I wasn’t a huge fan of the super hero stuff in this book. I felt it was a little implausible, and so it was a little distracting from the rest of the girls’ lives.

HOWEVER! And this is a big HOWEVER, guys!

Thelonious Legend does not need to grasp at sci-fi to make his voice heard. Without the awkward superhero, but not superhero stuff going on, Sins of the Father is a fantastically written teen story, AND it is written from a black family’s perspective, which you see exactly NEVER in mainstream young adult fiction. The characters, the teen ones especially, are extremely well developed, and have very independent personalities. I loved Ana–I think she was my favorite–but her friend Stacy, with her speedy run on hyperactive commentary made me laugh hysterically.

I think the author definitely has the capability to do amazing, excuse me…LEGENDARY…things with his fiction, if he were to focus on his strong POC characters and their individuality, rather than forcing the sci-fi aspect. The strength of this book were the challenges the girls faced with their friends and those they interacted with on a daily basis, not so much the evil janitors.

Like I said…A big however! I loved the Parker family. They reminded me of myself and my two sisters. I think a lot of kids (and plenty of adults like me) are going to relate to this book, and are going to be begging for sequels.

Thelonious, I wish you luck, and I hope to see more from you.

 

Disclaimer:  I received this book for free as part of the Diverse Book Tour.

 

 

This checks off #36 on my PopSugar list:  A book set in high school.

Since You’ve Been Gone

My last post was a happy, fluffy, feel good favorite…and now I’ve got to be a bit of a Debbie Downer. Sorry about that. They can’t all be warm ones.

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Mary Jennifer Payne is coming out with her first YA novel in February. Since You’ve Been Gone is the story about a Canadian teen on the run with her mom. They land in London–new school, new flat, new troubles. Right off the bat, even though she doesn’t tell us until later, we get the feeling why they are running. Him. Someone tore Mom up at some point. We find out later exactly what happened…

Since You’ve Been Gone took me about 2 hours to read. I’m reading an ARC on my Kindle, and if Goodreads hadn’t told me it was 224 pages, I would have considered this more of a novella. While the subject matter is pretty intense, the reading itself is fairly simple. I’m not going to say this is the best book I’ve ever read as far as quality…but it definitely hit me somewhere. Would I buy it? Probably not. But, I expect this is going to resonate well with the teen crowd.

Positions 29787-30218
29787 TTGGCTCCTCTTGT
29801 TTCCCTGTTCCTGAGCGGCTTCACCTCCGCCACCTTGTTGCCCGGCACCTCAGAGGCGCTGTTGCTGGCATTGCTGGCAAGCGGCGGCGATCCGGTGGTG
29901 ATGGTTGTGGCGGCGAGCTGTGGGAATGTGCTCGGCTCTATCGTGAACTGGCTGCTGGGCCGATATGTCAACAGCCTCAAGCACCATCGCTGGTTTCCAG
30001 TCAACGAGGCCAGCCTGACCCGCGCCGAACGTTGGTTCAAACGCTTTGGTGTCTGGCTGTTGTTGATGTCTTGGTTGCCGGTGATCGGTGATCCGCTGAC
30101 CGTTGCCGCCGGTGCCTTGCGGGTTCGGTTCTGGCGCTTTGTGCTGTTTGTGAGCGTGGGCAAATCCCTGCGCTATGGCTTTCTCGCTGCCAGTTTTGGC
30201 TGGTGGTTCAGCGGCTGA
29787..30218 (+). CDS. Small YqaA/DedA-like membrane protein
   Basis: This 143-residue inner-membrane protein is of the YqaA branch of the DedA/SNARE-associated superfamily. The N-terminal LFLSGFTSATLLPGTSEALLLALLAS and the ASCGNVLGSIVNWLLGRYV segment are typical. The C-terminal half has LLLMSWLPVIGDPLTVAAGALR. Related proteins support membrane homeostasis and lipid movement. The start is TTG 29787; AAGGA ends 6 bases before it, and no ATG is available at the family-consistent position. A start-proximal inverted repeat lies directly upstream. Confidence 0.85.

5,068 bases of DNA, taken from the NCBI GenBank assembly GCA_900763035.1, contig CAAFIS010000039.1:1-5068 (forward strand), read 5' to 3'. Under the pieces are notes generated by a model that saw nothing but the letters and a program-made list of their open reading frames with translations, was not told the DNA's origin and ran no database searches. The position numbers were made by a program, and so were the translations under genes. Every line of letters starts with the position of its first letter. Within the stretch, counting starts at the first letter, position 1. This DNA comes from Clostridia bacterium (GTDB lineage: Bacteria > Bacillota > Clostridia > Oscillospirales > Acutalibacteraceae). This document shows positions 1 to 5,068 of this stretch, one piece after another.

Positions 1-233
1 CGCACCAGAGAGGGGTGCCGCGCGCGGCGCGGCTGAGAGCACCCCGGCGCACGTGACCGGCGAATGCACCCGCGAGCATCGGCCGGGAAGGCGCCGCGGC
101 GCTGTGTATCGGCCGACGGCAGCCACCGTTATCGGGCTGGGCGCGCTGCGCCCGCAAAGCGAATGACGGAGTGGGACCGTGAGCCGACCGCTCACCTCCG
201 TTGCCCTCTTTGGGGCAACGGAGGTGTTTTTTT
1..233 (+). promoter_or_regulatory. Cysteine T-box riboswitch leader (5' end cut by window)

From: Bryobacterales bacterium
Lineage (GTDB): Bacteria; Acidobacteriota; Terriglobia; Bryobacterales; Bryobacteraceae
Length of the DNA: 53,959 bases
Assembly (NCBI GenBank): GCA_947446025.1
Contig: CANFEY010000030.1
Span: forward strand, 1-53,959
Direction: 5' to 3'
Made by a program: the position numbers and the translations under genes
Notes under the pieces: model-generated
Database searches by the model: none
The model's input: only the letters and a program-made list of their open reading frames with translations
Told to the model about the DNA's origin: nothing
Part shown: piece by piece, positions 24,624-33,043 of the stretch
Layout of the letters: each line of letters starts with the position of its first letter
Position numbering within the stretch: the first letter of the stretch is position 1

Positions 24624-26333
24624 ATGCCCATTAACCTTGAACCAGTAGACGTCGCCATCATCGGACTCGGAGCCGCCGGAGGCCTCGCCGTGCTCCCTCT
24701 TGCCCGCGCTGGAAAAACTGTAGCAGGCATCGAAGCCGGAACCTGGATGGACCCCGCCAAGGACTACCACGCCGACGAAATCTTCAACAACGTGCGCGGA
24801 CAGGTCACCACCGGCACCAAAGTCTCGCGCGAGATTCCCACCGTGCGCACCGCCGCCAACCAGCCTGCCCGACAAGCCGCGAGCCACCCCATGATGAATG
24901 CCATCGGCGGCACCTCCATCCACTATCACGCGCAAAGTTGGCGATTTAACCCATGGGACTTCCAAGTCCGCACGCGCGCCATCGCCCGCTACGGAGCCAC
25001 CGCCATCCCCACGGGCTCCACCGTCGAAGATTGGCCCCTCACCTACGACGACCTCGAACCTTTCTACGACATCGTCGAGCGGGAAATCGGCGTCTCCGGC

Disclaimer:  I received this ARC from NetGalley.

This fulfills PopSugar #4:  A book published this year.

Book to Movie And Back Again

For the longest time, I never let myself reread a book. Once I was done with it, I’d trade it in, move down the list, and never look back.

Why would I waste time reading something that I’ve already read? There are so many other books on my list, and that list is constantly growing.

But then…I started branching out from the Nora Roberts’ romance novel pattern, and read Jane Austen for the first time. I had read The Thorn Birds before, but I READ IT AGAIN. *gasp* I got my hands on a copy of The Secret Garden, which was my favorite book growing up. Other wonderful books started jumping out at me that I had to read more than once because once was just not enough.

Now, my shelves are full. I buy books because I want to keep them, not for trade in value. I am constantly staring at them, loving them, making lists of what I want to read next.


The Hubs got me The Hunger Games Trilogy for my birthday, and shortly after we saw the third movie in theaters. If you saw the movie, you know exactly why I was so anxious to reread the books. THAT MOVIE WAS…WHOA.

I just finished Mockingjay last night. And I know I was keeping R awake because I was breathing so hard. Even though I had seen the movies, there’s so much in the books that I didn’t remember reading. They were just so incredibly powerful.

And I find that happens often when I reread books, especially books that have been translated into screen. I always try to read the book first–because the books are so detailed, there are often pieces of the puzzle I’d miss if I didn’t read the book first. And then I watch the movie, and see the story put together in such a strong visual way. I get to see the characters cast (sometimes great, sometimes not, and sometimes…inconsistent…*cough Daario Naharis cough*), I get to see settings like the arenas from the Hunger Games and the Pit from Divergent.

And almost always, after watching the show or movie, I immediately want to reread the book it is based on. When I do, I find a million things I’ve missed or forgotten, or in the case of The Hunger Games, I start to wonder if I even read the books at all!

It’s what I’m wondering about The Divergent Trilogy now too. But I don’t think I’m alone there. These new Insurgent trailers are so weird. The end of the last movie had us all wondering where they were going with it, and obviously the new trailer is just so different from the book. I have no idea where they are going with this series but I’m going to have to reread the books soon, I think.

Where do you stand on rereading books? Any favorites?